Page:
First-time director David Michôd has made one of the best Australian dramas since 2006’s Candy, which arguably contained Heath Ledger’s best performance (opposite Abbie Cornish) as a heroin addict trying to find love alongside his next fix. Michôd wrote Nash Edgerton’s awesome, scary short film Spider, and directed his own short, Crossbow in 2007. His feature début, Animal Kingdom, set in 1980s Melbourne and based largely on real events, is a simmering, taut thriller that is expertly written, stylishly filmed, and brilliantly well-acted. Like Crossbow, the protagonist of Animal Kingdom is an inert, almost autistic young man in his late teens. When his mother dies of a drug overdose, he moves in with his grandmother (Jacki Weaver) and his extended family of criminals and jailbirds.
As the film progresses, Josh, or ‘J’ as he’s nicknamed, is caught between a largely corrupt police force—save for Guy Pearce’s detective, possibly the only person who can help J out of his downward spiral—and a family who want him to protect their criminal activities. Formally, the film is brilliant: the cinematography is as brilliantly dark as the subject matter, and the economic use of music—mixed often with other sound effects such as low, drone-like reverberations—complements the scripted mood well. The film’s over-reliance on slow-motion montage sequences is initially off-putting, but by film’s end becomes a welcome stylistic flourish, particularly in one Matrix-esque shot inside a van that feels so awesomely unrealistic that it must have been a figment of the protagonist’s dampened imagination.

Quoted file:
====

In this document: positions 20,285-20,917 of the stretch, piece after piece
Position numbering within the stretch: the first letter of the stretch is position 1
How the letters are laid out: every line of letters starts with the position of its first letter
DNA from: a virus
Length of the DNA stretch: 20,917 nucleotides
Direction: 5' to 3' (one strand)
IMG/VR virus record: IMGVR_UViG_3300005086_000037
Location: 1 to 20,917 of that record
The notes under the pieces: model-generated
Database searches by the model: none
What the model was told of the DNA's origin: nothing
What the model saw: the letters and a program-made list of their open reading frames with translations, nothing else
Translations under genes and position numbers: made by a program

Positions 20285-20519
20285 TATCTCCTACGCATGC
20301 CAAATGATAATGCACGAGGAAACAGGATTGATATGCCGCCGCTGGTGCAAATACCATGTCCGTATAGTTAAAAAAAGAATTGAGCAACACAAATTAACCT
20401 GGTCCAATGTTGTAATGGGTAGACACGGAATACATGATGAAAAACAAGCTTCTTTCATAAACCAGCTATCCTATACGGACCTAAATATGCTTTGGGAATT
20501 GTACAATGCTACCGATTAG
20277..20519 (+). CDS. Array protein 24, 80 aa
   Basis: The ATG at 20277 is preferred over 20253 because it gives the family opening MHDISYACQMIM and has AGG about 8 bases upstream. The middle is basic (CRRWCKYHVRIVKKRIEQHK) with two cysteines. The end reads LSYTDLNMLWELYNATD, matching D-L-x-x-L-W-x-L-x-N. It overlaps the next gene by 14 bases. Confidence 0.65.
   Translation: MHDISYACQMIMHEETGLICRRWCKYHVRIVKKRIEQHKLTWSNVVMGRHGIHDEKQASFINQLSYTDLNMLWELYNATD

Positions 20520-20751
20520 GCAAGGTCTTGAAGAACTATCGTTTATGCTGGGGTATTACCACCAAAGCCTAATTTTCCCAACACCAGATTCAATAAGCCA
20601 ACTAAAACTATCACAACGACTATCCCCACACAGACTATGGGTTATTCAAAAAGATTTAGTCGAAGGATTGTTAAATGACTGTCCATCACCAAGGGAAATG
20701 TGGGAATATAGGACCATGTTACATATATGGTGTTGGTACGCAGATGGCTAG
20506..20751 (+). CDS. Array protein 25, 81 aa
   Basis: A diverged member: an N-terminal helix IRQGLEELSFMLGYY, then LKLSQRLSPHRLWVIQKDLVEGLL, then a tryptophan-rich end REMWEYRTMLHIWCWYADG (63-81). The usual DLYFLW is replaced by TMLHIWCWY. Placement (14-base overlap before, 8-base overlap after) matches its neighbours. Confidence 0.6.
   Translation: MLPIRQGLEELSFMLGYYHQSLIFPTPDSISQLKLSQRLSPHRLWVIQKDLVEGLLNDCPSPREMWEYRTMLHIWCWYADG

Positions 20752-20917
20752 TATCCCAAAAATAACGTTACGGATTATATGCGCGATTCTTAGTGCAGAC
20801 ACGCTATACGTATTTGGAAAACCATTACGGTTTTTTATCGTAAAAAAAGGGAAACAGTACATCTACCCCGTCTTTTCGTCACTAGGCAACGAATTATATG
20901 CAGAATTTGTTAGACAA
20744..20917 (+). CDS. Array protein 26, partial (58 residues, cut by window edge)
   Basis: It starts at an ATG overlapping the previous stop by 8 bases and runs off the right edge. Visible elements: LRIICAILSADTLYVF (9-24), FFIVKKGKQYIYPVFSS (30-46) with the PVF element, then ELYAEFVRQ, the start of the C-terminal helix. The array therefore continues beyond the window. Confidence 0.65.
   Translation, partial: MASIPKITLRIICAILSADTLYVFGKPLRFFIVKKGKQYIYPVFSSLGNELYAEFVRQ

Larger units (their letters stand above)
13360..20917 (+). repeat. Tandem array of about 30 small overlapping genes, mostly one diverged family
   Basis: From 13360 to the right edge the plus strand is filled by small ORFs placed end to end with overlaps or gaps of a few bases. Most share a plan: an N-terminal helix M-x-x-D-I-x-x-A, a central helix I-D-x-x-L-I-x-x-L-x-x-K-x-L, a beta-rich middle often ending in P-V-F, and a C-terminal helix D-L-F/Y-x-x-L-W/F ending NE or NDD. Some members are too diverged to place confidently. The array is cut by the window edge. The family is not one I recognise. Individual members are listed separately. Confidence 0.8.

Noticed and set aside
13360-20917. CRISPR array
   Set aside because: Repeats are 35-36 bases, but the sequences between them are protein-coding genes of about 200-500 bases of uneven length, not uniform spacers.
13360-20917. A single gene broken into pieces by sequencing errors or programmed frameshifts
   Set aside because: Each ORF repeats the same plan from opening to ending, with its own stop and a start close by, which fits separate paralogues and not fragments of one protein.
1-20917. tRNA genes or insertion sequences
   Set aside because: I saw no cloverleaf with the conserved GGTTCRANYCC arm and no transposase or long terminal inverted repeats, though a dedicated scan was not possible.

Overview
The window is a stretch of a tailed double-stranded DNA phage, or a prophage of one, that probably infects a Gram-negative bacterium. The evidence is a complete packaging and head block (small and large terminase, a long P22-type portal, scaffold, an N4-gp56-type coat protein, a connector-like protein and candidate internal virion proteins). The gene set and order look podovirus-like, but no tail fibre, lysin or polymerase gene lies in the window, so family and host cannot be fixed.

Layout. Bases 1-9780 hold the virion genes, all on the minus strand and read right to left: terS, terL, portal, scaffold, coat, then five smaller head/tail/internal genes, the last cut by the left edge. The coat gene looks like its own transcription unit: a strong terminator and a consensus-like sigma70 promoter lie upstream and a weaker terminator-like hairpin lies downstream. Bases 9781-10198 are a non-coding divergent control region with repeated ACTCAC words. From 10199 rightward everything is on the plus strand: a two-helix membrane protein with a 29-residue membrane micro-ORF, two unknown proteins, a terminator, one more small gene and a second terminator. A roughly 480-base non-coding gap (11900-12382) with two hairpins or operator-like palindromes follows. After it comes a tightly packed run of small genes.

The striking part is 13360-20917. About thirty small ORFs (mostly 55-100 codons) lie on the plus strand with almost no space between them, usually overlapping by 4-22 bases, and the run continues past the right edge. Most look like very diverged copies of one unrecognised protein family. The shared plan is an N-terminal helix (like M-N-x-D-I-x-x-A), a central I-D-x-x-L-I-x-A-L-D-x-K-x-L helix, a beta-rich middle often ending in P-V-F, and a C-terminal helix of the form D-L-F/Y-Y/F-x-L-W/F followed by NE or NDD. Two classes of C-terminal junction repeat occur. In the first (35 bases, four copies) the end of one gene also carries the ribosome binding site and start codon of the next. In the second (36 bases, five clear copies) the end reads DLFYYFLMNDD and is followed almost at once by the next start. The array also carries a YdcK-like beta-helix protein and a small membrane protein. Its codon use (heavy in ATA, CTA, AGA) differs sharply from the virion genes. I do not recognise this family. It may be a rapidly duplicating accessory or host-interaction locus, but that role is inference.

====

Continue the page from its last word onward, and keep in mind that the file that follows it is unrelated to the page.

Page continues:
J’s navigation between the criminal underworld and the almost equally-corrupt police force is what makes the film so entertaining; the film itself, and every single supporting performance in it—from Pearce, to Ben Mendelsohn’s turn as one of J’s uncles, to Weaver’s fiery, Oscar-worthy presentation of the grandmother character—is absolutely worthy of all the praise being heaped upon it in Australia and in the States, where the film recently opened. If the Academy has its collective head screwed on right, Animal Kingdom will at least be nominated for Best Picture. It’s a film that, in the best way possible, lingers in your mind long after you’ve seen it.